A "laminate stack" is made with two S3 glass lens portions having the polarizing film between them. The "laminate stack" is opened and 0.12 to 0.14 gram of the adhesive is dispensed to the concave side of the outer lens portion. The same amount of adhesive is dispensed to the convex side of the polarizing film. After the film is laid down on the outer lens, 0.12 to 0.14 gram of adhesive is dispensed to the concave side of the film. The same amount of adhesive is dispensed to the convex side of the inner lens portion. The inner lens portion is then laid on the film. The laminate stack rests with the concave side up to allow adhesive to wick to the edge of the lens (approximately 5 minutes). After the adhesive has completely spread to the outer edges, the laminate stack is pressed (at 60 psi) for 10 seconds.
Curing is done by exposing the lens stack to a Fusion D lamp (Fusion UV System, Inc.). The Fusion D lamp emits UVA,UVB, and visible radiation. Exposure is accomplished by placing the lens stack on a conveyor belt 2 inches from the UV lamp and by setting the belt speed so that the lens is exposed for 5 seconds per pass. After the first pass, the lens stack is turned over and the other side is exposed for the same amount of time.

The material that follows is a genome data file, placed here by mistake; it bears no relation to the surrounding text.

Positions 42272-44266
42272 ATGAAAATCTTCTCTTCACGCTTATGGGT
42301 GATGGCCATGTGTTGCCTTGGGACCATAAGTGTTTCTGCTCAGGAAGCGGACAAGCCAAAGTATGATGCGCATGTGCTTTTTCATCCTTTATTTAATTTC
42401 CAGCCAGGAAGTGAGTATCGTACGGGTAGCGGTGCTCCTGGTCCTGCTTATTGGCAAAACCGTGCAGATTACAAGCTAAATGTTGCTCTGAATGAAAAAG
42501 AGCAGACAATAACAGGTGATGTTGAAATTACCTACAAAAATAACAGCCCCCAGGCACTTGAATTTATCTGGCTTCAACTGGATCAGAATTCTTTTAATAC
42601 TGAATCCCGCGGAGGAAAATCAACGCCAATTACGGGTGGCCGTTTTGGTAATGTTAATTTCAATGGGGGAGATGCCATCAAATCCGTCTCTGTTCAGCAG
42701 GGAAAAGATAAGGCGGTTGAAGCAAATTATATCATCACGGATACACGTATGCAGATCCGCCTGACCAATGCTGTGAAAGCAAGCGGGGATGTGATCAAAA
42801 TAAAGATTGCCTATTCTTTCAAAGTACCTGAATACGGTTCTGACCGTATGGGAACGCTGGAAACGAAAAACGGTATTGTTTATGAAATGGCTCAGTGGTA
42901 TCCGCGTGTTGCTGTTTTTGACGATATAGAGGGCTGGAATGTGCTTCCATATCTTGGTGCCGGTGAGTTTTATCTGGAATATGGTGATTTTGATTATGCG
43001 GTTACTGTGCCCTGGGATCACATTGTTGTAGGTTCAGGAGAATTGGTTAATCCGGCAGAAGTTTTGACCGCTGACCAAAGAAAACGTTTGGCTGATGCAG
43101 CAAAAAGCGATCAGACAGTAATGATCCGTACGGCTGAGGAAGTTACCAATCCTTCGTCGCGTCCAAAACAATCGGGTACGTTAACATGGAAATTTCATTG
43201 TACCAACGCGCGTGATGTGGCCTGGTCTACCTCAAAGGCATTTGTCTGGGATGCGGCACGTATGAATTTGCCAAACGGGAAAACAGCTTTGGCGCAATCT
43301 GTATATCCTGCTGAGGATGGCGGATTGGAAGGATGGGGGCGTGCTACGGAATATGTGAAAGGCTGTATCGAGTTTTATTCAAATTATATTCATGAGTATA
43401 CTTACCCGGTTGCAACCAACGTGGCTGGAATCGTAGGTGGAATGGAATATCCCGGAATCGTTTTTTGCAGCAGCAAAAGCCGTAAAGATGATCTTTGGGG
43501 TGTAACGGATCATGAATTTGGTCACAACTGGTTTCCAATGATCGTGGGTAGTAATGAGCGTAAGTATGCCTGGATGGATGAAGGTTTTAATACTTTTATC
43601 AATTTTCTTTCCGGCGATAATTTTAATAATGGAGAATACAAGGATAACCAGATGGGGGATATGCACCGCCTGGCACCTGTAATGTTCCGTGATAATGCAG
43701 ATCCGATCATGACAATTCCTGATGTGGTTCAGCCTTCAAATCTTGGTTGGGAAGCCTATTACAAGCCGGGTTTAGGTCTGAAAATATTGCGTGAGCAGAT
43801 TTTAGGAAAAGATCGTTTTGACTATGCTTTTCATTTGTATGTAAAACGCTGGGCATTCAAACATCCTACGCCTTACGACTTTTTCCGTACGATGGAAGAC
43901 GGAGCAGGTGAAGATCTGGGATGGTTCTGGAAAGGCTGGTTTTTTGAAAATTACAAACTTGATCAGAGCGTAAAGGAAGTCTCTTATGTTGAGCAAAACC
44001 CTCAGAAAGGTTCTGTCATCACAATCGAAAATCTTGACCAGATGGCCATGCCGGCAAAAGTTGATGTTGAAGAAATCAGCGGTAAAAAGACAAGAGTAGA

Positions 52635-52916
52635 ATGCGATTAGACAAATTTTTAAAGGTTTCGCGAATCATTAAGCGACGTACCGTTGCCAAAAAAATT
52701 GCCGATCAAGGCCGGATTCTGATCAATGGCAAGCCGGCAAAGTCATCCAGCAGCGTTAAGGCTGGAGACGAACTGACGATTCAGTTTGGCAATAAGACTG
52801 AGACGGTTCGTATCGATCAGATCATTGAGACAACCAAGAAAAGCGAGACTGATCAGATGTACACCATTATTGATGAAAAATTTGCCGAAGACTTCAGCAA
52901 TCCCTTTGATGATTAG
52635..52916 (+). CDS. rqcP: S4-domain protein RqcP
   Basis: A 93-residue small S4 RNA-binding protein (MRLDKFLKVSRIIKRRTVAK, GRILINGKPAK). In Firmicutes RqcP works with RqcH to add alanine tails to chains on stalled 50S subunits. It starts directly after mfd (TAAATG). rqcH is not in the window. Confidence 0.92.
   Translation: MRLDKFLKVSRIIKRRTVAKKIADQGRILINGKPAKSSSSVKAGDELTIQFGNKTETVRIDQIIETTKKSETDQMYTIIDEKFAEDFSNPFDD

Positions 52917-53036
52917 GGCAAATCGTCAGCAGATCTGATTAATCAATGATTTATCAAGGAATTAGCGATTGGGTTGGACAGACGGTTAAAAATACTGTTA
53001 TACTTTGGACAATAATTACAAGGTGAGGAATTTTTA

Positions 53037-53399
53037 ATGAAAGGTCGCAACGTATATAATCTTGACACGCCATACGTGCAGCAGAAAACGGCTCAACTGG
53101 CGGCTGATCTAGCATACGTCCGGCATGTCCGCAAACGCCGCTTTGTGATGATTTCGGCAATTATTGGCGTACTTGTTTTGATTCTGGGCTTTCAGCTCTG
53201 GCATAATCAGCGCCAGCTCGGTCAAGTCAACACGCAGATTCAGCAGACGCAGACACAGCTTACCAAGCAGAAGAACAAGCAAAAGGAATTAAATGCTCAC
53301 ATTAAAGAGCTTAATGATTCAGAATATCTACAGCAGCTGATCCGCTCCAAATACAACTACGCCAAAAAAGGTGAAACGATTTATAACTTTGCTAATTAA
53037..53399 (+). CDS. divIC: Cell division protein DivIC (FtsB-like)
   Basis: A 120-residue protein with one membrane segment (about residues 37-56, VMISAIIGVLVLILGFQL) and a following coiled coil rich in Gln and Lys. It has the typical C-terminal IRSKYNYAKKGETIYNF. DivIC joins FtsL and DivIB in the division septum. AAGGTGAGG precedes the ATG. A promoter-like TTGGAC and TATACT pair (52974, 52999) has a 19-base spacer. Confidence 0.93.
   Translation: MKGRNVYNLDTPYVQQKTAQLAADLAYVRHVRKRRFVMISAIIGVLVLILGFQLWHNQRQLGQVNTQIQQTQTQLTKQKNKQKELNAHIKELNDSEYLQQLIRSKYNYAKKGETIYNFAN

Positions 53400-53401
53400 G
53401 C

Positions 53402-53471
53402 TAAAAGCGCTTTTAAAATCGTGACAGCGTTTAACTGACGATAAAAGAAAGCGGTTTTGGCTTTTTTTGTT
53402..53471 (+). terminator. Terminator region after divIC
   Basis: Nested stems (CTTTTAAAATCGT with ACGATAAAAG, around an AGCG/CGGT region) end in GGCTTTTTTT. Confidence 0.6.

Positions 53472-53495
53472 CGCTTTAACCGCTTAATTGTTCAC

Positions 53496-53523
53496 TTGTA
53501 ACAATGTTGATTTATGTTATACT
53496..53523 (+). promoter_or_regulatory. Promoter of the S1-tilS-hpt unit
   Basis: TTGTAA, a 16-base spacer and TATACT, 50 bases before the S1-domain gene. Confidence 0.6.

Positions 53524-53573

Lenses are cleaned and inspected for defects.
The lenses prepared as described above were tested for colorfastness and for environmental stability. The "unblocked" lenses identified in the following tables are identical to the "blocked" lenses except that the unblocked lenses do not contain TinuvinŽ328. The "gray" and "brown" lenses differ only in the color of the polarizing film used to make the laminate. Some of the lenses tested were commercially available, as indicated.
To test for colorfastness, half of a lens was irradiated at 0.47 watts/m2 UVA for 60 hours (the unirradiated side is shielded) at about 50% relative humidity. The temperature was maintained at 63° C. The lens was removed from the testing chamber and under 40 watt fluorescent light, inspected for changes in color, fading or degradation.